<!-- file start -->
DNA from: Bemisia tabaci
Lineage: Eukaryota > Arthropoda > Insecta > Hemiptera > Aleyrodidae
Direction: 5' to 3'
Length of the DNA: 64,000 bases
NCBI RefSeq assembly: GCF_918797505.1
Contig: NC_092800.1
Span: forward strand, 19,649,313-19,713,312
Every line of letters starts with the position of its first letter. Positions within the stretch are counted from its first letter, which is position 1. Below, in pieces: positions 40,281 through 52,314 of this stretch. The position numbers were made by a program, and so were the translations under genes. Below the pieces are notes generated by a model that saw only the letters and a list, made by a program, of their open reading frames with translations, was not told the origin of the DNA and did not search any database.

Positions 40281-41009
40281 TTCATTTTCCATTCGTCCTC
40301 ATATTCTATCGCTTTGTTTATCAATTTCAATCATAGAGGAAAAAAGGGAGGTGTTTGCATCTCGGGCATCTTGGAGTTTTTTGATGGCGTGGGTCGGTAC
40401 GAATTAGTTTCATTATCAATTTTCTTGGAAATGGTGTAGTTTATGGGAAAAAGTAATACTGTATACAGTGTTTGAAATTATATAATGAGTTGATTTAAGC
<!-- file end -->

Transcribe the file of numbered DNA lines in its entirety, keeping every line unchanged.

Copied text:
DNA from: Bemisia tabaci
Lineage: Eukaryota > Arthropoda > Insecta > Hemiptera > Aleyrodidae
Direction: 5' to 3'
Length of the DNA: 64,000 bases
NCBI RefSeq assembly: GCF_918797505.1
Contig: NC_092800.1
Span: forward strand, 19,649,313-19,713,312
Every line of letters starts with the position of its first letter. Positions within the stretch are counted from its first letter, which is position 1. Below, in pieces: positions 40,281 through 52,314 of this stretch. The position numbers were made by a program, and so were the translations under genes. Below the pieces are notes generated by a model that saw only the letters and a list, made by a program, of their open reading frames with translations, was not told the origin of the DNA and did not search any database.

Positions 40281-41009
40281 TTCATTTTCCATTCGTCCTC
40301 ATATTCTATCGCTTTGTTTATCAATTTCAATCATAGAGGAAAAAAGGGAGGTGTTTGCATCTCGGGCATCTTGGAGTTTTTTGATGGCGTGGGTCGGTAC
40401 GAATTAGTTTCATTATCAATTTTCTTGGAAATGGTGTAGTTTATGGGAAAAAGTAATACTGTATACAGTGTTTGAAATTATATAATGAGTTGATTTAAGC